Keywords: Muscle Strength, anal manometry, external anal sphincter muscle, Modified Oxford Scale

Procedia PDF Downloads 192
2 Benefits of Whole-Body Vibration Training on Lower-Extremity Muscle Strength and Balance Control in Middle-Aged and Older Adults

Authors: Ching-Yu Tseng, Long-Shan Wu, Ming-Chen Ko, Chien-Chang Ho, Po-Fu Lee, Jenn-Woei Hsieh


This study aimed to determine the effects of whole-body vibration (WBV) training on lower-extremity muscle strength and balance control performance among community-dwelling middle-aged and older adults in the United States. Twenty-nine participants without any contraindication of performing WBV exercise completed all the study procedures. Participants were randomly assigned to do body weight exercise with either an individualized vibration frequency and amplitude, a fixed vibration frequency and amplitude, or no vibration. Isokinetic knee extensor power, limits of stability, and sit-to-stand tests were performed at the baseline and after 8 weeks of training. Neither the individualized frequency-amplitude WBV training protocol nor the fixed frequency-amplitude WBV training protocol improved isokinetic knee extensor power. The limits of stability endpoint excursion score for the individualized frequency-amplitude group increased by 8.8 (12.9%; p = 0.025) after training. No significant differences were observed in fixed and control group. The maximum excursion score for the individualized frequency-amplitude group at baseline increased by 9.2 (11.5%; p = 0.006) after training. The average weight transfer time score significantly decreased by 0.21 s in the fixed group. The participants in the individualized group showed a significant increase (3.2%) in weight rising index score after 8 weeks of WBV training. These results suggest that 8 weeks of WBV training improved limit of stability and sit-to-stand performance. Future studies need to determine whether WBV training improves other factors that can influence posture control.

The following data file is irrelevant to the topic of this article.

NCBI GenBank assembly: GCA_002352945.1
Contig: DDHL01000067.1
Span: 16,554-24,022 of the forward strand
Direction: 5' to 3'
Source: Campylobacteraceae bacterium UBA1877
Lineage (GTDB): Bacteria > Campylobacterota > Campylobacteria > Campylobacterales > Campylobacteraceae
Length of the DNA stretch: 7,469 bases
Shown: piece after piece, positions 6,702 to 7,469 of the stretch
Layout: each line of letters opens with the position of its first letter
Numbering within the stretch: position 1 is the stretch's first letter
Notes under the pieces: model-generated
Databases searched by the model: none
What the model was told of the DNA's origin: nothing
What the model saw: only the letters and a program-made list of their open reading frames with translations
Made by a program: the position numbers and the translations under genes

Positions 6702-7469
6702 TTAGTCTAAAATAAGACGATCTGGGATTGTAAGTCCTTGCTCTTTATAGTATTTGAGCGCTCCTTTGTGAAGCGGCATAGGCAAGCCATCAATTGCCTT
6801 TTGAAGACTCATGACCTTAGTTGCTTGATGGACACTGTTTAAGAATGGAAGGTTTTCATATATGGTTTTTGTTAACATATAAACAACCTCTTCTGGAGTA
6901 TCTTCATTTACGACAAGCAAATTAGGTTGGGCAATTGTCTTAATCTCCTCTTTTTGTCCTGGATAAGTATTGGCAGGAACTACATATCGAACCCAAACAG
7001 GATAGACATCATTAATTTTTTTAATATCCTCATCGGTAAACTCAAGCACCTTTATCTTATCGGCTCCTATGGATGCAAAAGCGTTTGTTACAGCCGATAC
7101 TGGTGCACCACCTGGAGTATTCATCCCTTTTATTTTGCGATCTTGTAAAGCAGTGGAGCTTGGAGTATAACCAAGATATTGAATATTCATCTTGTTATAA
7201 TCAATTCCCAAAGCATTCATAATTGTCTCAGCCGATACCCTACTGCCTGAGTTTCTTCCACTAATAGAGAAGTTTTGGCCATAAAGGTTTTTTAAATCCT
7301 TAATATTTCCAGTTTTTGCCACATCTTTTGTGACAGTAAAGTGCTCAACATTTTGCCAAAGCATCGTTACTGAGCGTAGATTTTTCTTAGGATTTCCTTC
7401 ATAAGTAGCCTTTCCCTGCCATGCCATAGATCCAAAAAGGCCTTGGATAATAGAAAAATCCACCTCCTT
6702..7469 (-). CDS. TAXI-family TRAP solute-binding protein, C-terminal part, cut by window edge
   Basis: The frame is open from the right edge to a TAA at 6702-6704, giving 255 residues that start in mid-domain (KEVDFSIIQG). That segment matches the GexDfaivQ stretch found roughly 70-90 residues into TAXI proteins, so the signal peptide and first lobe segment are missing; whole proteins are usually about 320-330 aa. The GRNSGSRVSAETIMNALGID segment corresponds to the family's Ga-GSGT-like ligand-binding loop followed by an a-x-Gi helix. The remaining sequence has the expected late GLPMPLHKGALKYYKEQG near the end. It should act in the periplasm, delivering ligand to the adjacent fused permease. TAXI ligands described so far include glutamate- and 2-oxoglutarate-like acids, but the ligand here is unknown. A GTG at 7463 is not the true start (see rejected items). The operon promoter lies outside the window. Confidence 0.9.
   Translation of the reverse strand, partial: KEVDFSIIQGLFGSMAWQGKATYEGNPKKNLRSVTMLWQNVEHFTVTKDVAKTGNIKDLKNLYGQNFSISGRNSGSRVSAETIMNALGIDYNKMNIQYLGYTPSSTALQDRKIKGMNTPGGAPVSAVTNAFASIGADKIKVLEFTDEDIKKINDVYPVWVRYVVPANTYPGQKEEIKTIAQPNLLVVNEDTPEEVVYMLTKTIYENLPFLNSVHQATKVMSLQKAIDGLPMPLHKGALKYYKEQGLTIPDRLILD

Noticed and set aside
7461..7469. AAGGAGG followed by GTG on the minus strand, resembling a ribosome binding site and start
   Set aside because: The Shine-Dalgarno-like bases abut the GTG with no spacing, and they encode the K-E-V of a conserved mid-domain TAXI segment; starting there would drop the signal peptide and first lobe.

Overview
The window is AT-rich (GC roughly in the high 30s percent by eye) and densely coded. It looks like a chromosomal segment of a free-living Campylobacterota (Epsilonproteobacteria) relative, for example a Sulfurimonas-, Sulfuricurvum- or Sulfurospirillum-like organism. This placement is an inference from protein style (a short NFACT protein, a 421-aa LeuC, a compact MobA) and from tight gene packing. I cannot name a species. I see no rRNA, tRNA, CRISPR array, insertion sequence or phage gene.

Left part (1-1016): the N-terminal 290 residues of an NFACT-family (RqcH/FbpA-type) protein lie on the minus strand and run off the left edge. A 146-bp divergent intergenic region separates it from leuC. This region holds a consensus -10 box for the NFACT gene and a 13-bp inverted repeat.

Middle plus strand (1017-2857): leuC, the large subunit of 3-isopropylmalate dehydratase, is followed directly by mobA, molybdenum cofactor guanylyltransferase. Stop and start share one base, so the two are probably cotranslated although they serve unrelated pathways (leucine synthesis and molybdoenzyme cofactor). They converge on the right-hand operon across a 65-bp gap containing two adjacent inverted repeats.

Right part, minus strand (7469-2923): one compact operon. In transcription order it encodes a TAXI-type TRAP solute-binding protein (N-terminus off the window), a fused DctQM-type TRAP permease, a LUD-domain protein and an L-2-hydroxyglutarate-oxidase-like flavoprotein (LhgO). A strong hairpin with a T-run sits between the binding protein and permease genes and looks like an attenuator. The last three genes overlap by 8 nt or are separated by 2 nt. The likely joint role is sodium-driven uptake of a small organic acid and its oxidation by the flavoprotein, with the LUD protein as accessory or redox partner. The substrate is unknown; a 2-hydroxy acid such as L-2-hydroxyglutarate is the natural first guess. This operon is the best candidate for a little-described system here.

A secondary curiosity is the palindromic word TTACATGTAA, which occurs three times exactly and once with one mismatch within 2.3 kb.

Keywords: Muscle Strength, balance control, whole-body vibration training, middle-aged and older adults

Procedia PDF Downloads 110
1 Effect of Resistance Training on Muscle Strength, IGF₁, and Physical Performance of Volleyball Players

Authors: Menan M. Elsayed, Hussein A. Heshmat


The aim of the study is to assess the effect of resistance training on muscle strength and physical performance of volleyball players of Physical Education College, Helwan University. The researcher used the experimental method of pre-post measurements of one group of 10 volleyball players. The execution of the program was through the period of 12/8/2018 to 12/10/2018; included 24 training units, 3 training units weekly for 8 weeks. The training program revealed an improvement in post measurement of muscle strength, IGF₁ (insulin-like growth factor 1), and physical performance of players. It may be concluded that the resistance training may include changes in hormones and muscle fibers leading to hypertrophy of the muscle and physical performance. It is recommended to use the results of the study in rationing the loads and training programs.

Keywords: Muscle Strength, Resistance Training, physical performance, volleyball players, IGF₁

Procedia PDF Downloads 41